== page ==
Strawberry Fields. Winner of the Fence Modern Prize in Prose, Fence Books, April 2018, Novel.
Watchfires. Awarded the 2018 Great Lakes College Association New Writers Award for Creative Nonfiction. Rescue Press, November 2016, book-length essay.
They Dragged Them Through the Streets. Fiction Collective 2 (FC2), an imprint of the University of Alabama Press, March 2013, Novel.
Strawberry Fields. Wrath-Bearing Tree 17, July 2018, Novel Excerpt.
“Alice.” Fanzine 24, April 2018, Novel Excerpt.
“Ambulances” and “Cultivated.” Typo 29, April 2018, Poetry.
“Narrating Forgetting.” Brooklyn Rail, September 2018; Pushcart Prize nomination, Essay.
“Comrade.” Fact-Simile, Spring 2017, Short Story.
“Strawberries.” The Spectacle 2, Spring 2016, Short Story.
Hilary Plum is the author of the novel Strawberry Fields, winner of the Fence Modern Prize in Prose (2018); the work of nonfiction Watchfires (2016); and the novel They Dragged Them Through the Streets (2013). She has worked for a number of years as an editor of international literature, history, and politics. Her previous positions include managing editor of the Journal of the History of Ideas; book-review editor with the Kenyon Review; and co-director of Clockroot Books, an imprint of Interlink Publishing. With Zach Savich she edits Rescue Press’s Open Prose Series.
She has taught creative and critical writing in a range of academic and community settings, including the University of the Arts, Bryn Mawr College, and Kenyon College. Recent fiction, essays, and criticism have appeared in Bookforum, Full Stop, Consequence, Poetry Northwest, the Seneca Review, the Massachusetts Review, and elsewhere.
She joined CSU in 2017 to teach creative writing and serve as associate director of the CSU Poetry Center. She organizes the Poetry Center’s annual Lighthouse reading series.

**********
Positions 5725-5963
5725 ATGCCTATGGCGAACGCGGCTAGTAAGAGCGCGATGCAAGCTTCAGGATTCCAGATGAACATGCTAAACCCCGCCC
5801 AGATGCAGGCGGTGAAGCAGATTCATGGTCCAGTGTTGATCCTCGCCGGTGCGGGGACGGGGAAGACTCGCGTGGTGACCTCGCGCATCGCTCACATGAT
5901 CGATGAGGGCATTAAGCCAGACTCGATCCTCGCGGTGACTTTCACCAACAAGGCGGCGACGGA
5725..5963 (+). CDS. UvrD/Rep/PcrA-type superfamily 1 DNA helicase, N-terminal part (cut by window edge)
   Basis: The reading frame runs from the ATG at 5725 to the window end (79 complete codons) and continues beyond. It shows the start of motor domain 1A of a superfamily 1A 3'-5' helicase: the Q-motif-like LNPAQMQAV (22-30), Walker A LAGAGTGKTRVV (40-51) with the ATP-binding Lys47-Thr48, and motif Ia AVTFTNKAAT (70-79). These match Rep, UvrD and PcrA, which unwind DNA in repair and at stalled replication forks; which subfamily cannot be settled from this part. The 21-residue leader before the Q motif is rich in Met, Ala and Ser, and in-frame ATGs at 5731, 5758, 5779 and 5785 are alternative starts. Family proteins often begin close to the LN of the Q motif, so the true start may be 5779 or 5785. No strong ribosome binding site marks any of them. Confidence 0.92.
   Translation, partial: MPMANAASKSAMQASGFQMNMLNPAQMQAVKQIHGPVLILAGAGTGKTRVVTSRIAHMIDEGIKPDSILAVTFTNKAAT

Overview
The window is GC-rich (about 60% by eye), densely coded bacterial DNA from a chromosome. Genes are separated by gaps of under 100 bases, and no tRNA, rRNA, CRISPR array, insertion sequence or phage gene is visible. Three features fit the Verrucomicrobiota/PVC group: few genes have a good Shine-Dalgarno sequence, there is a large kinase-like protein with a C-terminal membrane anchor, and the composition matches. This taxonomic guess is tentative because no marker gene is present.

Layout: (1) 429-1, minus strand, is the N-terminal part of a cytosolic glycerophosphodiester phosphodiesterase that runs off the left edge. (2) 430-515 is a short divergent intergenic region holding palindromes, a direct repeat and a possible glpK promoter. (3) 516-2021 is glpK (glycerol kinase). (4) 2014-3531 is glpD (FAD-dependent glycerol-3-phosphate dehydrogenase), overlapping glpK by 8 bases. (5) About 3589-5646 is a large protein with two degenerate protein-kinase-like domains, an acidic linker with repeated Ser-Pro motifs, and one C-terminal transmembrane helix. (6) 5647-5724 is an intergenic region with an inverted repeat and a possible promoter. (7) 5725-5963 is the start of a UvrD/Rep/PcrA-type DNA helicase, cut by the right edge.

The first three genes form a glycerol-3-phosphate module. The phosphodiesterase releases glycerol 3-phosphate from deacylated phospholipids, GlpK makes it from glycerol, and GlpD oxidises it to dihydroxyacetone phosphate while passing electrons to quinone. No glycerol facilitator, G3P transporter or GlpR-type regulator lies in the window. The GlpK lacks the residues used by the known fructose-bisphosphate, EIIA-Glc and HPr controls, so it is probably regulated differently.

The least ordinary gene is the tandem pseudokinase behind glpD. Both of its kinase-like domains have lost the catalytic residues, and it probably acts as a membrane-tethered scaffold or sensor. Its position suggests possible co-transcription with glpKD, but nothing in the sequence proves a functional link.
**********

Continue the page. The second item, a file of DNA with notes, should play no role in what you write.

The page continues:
New England, variously.
Lakeview Cemetery, in the evening as you try to get to the gate before it closes. Mac’s Backs Books on Coventry. In the Syrian Cultural Garden when the roses are out. By the breakwater along Lake Erie when feral cats emerge from the rocks.
The MFA offers an opportunity for sustained, engaged reading and writing: the committed practice of literature. This is of especial value in a culture that prefers the demands of production, distraction from the workings of power, and the confining sense of individualism from which reading liberates us. MFAs aren’t perfect institutions, and they’re not the only way to read and write rigorously. But they help nourish the work of literature, benefiting us all.
I’m new to the program and very excited to join the NEOMFA, a site of energetic and dedicated literary practice in Northeast Ohio. I believe in what the program can offer students, writers, readers, teachers, publishers, booksellers, and the larger community.
In winter 2018/2019, I find myself thinking, talking, and writing about Caren Beilin’s Spain, Leni Zumas’s Red Clocks, Hassan Blasim’s The Corpse Exhibition (trans. Jonathan Wright), Hosam Aboul-Ela’s Domestications: American Empire, Literary Culture, and the Postcolonial Lens, Jenny Erpenbeck’s Go Went Gone (trans. Susan Bernofsky), Lindsay Turner’s Songs & Ballads, Omar El Akkad’s American War, Roy Scranton’s We’re Doomed: Now What?, Ghayath Almadhoun’s Adrenalin (trans. Catherine Cobham), John Keene’s Counternarratives, Svetlana Alexievich’s Voices from Chernobyl (trans. Keith Gessen), Brian Blanchfield’s Proxies, the detective fiction of Tana French, Arthur Frank’s The Wounded Storyteller: Body, Illness, and Ethics…